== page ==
Objectives of crisis management
The main objectives of crisis management in an organization are to prevent the occurrence of a potential and significantly harmful event that would disrupt the operations of the organizations, and manage the damage caused after the happening of such events. It is the role of crisis management, whether internally based within a company, or externally sourced, to ensure a speedy recovery of the organization from the crisis and resume operations.
The crisis management team also has the task of communicating the proceedings of the crisis management process to the company’s stakeholders. Press conferences and briefings are used to relay information to both the media and members of the public. Communication is meant to reassure the public that the company is doing everything it can to restore order. Effective communication is also used as a tool to maintain the company’s brand value and reputation. Through effective communication, the company could restore calm and orderliness and gain stakeholder confidence. The images of most companies are battered during a crisis period, as was the case with BP (NYSE: BP) in the 2010 Gulf of Mexico oil spill, hence the crisis management team and the public relations staff have the task of retaining the brand value of the company during the crisis.
Crisis management also seeks to protect the company against the adverse effects of a potential crisis. Effective crisis management will establish potential crises and their potential damages and come up with a crisis management plan. Crisis management can therefore lead to the avoidance of certain crises due to the early detection of signals. The crisis management plan will enable the company to deal appropriately with the crisis once it happens, enabling the company to remain calm and collected during the crisis period. Crisis management, other than minimizing damages resulting from the crisis, will also ensure business continuity by ensuring that key functions and processes continue as the organization deals with the crisis.
It would be difficult to pinpoint the exact origins of crisis management, but scholars argue that it has always been a part of business strategy. Delving (2006) notes that the crisis management concept evolved from an accident at Three Mile Island, Pennsylvania, in 1979. The incident became known as the worst commercial nuclear power accident in American history. The American public was outraged at how the management of nuclear power downplayed the event by providing misinformation. Lessons learned from the incident provide an insight into how a crisis should not be managed.
The concept was later identified as a different element from risk management as the latter tried to reduce the possibility of risk, or reduce the financial burden resulting from the occurrence of the risk. Crisis management, therefore, sought to establish ways of identifying and handling crises. A crisis could also be differentiated from risk in that the term risk is a broader term that is used to refer to the possibility of loss culminating from the occurrence, or lack of occurrence, of a given event. A crisis on the other hand is an event that disrupts the normal operations of an organization or even threatens the continuity and existence of the company or organization. Both risks and crisis occurrence possibilities depend on the scales of operations of the organizations.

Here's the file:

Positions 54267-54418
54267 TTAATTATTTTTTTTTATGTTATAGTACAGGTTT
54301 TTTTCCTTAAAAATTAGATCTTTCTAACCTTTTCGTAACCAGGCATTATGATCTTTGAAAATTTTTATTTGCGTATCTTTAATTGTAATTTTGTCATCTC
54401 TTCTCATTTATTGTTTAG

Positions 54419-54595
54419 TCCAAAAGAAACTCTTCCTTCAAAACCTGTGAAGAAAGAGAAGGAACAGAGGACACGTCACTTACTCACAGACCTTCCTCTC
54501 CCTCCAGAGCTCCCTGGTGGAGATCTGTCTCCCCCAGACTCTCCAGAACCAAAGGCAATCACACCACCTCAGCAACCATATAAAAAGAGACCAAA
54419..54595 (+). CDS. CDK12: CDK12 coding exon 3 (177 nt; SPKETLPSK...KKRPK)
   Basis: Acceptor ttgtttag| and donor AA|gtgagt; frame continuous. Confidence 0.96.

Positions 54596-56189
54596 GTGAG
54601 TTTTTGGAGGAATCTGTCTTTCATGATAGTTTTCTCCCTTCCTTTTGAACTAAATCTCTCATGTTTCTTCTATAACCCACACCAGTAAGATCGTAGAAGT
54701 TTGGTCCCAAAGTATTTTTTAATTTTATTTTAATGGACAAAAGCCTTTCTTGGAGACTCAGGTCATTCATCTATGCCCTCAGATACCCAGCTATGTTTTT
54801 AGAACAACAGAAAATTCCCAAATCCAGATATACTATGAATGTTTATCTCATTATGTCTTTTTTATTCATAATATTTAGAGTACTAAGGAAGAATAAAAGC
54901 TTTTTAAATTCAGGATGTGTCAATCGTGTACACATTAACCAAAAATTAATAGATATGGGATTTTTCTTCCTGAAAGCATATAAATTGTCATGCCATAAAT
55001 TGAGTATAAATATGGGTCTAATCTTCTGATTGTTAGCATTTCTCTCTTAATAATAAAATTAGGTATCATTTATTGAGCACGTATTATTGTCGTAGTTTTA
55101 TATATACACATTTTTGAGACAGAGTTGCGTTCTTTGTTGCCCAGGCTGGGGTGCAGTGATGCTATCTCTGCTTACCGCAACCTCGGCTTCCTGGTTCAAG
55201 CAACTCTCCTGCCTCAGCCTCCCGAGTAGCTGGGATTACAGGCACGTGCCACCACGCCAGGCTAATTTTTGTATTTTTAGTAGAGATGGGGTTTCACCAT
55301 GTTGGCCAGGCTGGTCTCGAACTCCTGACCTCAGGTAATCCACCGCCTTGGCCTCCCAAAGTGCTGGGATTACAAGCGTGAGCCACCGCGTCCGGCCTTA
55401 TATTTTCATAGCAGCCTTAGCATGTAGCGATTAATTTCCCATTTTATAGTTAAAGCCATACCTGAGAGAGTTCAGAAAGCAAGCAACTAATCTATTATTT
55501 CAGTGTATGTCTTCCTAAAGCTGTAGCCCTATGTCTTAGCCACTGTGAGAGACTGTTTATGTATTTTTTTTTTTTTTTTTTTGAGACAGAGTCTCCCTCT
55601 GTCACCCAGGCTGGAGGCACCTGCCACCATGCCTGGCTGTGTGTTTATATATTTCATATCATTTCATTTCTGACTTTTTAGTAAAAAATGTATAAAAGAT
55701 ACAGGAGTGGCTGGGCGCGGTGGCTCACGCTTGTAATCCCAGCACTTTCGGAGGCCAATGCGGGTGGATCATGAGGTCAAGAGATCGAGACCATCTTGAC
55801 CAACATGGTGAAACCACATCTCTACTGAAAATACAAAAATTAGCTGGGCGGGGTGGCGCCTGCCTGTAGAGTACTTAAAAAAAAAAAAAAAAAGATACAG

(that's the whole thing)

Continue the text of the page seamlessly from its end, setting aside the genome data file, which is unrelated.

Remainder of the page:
Some crises are detectable before they occur, and it is, therefore, the responsibility of the crisis management team to identify these crises and manage them before they reach a scale that disrupts the operations of the company. Detection in a product could be detected before the market discovers such information. It will be more difficult for management to deal with a full-blown crisis as opposed to an avoidable crisis. For those crises that are difficult, if not impossible, to detect in advance or their early stages, management may at best establish mechanisms that will protect the organization’s interests should such events happen.
There are various parties involved before and after a crisis has developed. Before a crisis has begun or has been identified, the top management of the company and the crisis management team is responsible for drawing up a crisis management plan and implementing systems that will identify crises before they reach alarming levels. Top management is involved in this stage because it has an obligation to the company’s owners to manage and protect their investments. The crisis management team advises top management on effective risk management techniques. It is in this stage that the crisis management plan is developed, specifying actions to be taken in case of specific events and the people responsible for carrying out certain duties contained in the plan.
When a crisis has already happened, top management and members of the crisis management plan continue to be involved in resolving the crisis. Persons and departments mentioned in the crisis management plan are required to follow the steps provided in the plan, while authority is selected to guide through the crisis, usually the company’s chief executive officer (CEO). The public relations staff advises on how the media and the public will be handled in favor of the company. A spokesperson is selected, with one or two assistants, to relay information and answer any questions from the press. In case of a serious crisis, the company’s CEO will take up the role of the spokesperson, thereby showing the dedication and solidarity of the organization in its efforts to tackle the crisis.
Crisis management process